The rack and pinion system that prevents the train from rolling right back to the plains!   | Photo Credit: Pankaja Srinivasan

A dog chases the train for a good distance and, as its barks fade, I begin to get into the mood. Butterflies flit along my window, birds ignore us from tree branches and bursts of green provide relief to my weary city eyes. The train goes Dadakdadak dadakdadak dadakdadak… I lean back, adjust my Ray Bans on my nose and hope my windblown hair gives me the ‘sapnon ki rani’ aura. But, my Rajesh Khanna is more seduced by the rack and pinion.

We disembark at Kallar, specially to see the Rack-and-Pinion system. Chief Commercial Inspector, B Chitti Babu, explains how for every metre the gradient rises by 12.5 feet. He points to the grip running on the centre of the rail track that prevents the train from rolling right back to the plains. He also tells us why we paid so much for our tickets. “This is a heritage train. And it runs on steam. Just maintaining the old mechanism is very expensive. The running cost is actually ₹700,000 to transport 130 passengers to Coonoor! But it is heavily subsidised and that is why we are able to run it. To preserve that bit of history and heritage.” In 2005, UNESCO declared the Nilgiri Mountain Railway as a World Heritage Site. We see a plaque bearing this declaration at Runneymede station.

Bursts of purple announce that it is Jacaranda season and my heart lifts, as now I can see the green slopes of tea. (I think of the several lovely hillsides and valleys in the Nilgiris where I have had life-saving tea). As if on cue, we steam into Hillgrove station and there are samosas and sweet hot tea awaiting us (specially laid out for travellers on this heritage trail). It is obvious the railway officials in attendance are immensely proud of the NMR. They patiently answer questions, point out interesting facts and press more tea on us.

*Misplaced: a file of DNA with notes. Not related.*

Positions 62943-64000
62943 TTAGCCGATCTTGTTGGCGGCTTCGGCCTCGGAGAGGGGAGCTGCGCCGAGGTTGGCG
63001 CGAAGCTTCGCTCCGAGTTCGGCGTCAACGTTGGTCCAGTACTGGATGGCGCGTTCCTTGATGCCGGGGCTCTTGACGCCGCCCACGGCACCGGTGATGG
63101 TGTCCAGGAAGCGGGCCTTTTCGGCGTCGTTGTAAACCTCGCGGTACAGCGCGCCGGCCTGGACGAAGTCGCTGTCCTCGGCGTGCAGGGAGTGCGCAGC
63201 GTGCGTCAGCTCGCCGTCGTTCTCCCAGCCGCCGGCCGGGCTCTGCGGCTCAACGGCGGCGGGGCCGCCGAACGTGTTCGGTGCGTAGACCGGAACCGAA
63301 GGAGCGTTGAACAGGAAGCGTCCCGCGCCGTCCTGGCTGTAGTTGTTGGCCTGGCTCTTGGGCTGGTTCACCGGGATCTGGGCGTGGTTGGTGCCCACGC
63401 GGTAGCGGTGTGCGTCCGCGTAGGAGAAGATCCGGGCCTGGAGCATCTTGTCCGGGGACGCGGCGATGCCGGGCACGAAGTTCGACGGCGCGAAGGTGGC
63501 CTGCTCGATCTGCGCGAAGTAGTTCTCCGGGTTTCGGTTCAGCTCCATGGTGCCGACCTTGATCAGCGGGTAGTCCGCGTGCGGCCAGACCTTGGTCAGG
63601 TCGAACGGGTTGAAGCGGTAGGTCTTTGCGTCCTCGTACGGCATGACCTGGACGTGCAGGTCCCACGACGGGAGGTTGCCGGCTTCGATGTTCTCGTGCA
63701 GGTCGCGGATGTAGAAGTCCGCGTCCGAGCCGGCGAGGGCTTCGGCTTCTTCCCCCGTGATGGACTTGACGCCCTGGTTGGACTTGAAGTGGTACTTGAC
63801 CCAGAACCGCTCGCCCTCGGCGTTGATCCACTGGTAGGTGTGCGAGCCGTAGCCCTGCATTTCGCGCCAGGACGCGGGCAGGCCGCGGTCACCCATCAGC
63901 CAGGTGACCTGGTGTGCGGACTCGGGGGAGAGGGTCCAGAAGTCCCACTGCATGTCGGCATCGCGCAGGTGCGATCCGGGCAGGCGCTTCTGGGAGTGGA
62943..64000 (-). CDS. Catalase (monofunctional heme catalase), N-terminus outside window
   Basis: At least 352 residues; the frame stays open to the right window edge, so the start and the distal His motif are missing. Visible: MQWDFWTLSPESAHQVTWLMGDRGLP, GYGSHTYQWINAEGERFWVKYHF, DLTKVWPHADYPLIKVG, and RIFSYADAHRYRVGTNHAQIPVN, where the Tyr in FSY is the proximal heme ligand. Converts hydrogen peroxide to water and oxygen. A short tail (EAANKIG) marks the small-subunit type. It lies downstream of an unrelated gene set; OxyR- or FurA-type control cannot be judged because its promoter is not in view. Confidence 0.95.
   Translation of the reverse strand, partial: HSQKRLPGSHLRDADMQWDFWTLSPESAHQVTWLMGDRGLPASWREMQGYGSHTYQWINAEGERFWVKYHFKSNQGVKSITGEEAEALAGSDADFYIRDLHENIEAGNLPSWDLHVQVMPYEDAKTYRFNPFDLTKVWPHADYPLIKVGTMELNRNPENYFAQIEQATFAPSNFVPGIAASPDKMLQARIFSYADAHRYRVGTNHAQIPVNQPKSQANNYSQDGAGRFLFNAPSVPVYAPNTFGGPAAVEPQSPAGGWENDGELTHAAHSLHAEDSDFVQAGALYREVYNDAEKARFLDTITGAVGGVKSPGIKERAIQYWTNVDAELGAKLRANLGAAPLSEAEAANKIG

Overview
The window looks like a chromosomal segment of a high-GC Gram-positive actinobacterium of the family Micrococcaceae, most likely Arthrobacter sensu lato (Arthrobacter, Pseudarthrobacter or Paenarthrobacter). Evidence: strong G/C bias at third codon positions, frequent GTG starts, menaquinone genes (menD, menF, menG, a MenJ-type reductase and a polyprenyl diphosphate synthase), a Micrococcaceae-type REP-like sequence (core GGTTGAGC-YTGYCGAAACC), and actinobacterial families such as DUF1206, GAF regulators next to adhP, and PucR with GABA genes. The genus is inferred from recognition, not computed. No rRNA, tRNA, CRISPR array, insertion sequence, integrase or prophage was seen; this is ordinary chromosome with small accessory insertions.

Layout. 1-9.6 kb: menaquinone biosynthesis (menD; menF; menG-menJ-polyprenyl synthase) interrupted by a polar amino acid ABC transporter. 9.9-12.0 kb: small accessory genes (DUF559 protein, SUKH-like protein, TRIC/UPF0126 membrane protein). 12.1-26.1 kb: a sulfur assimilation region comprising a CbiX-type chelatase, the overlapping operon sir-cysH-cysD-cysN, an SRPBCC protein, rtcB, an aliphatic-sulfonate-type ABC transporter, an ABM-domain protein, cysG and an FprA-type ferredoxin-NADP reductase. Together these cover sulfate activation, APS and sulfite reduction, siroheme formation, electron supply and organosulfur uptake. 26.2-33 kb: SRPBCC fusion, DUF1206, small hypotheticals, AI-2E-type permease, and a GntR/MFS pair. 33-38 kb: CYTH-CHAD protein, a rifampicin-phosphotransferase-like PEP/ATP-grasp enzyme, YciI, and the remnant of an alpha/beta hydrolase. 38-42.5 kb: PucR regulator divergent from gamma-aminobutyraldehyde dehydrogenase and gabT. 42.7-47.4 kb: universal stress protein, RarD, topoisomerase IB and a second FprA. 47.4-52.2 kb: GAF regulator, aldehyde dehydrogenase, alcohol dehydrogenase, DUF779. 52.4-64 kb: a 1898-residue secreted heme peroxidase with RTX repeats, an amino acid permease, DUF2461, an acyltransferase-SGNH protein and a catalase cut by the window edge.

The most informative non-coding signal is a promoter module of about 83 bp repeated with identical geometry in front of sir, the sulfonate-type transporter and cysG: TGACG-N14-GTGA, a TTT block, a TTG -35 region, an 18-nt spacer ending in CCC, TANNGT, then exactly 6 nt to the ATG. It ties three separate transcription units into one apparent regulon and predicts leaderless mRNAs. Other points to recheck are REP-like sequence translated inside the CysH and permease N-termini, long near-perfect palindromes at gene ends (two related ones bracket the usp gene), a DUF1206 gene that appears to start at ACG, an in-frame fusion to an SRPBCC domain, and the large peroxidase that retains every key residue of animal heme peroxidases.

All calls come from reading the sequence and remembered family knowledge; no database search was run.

Best of all, once the tea break is done, even senior officials clear up the debris, ensure the station is spotless once again before we chug off.

At Runneymede we get off the train once again and stroll through a pretty village. Where else can one get off the train and wander around Jacaranda trees? We see birds and the butterflies, lilies and Lantana. (There are 3,300 flora species of flowering plants in the Nilgiris of which 132 are endemic). We see waterfalls and streams.

It has taken us three-and-a-half hours to cover the 28 kilometres. But we don’t notice it. It is exactly what TLC channel routinely tells us: “It is the journey that matters, not the destination”.

Book your ticket

The Nilgiri Summer Special Train runs only on weekends from Mettupalayam to Coonoor and back. It departs from Mettupalayam at 9.10 am and reaches Coonoor at 12.30 pm. The return from Coonoor is at 1.30 pm and it arrives in Mettupalayam at 4.20 pm. The service is on only till June 24, 2018.

The fare is ₹1,210 per head for First Class and ₹815 per head for Second Class. This includes a welcome kit and refreshments.

For booking, visit the IRCTC website and the Railway Reservation Office.

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Printable version | May 29, 2020 2:46:27 PM | https://www.thehindu.com/life-and-style/travel/a-century-old-steam-engine-chugs-back-to-life-for-the-nilgiri-mountain-railways-summer-special-ride/article23502177.ece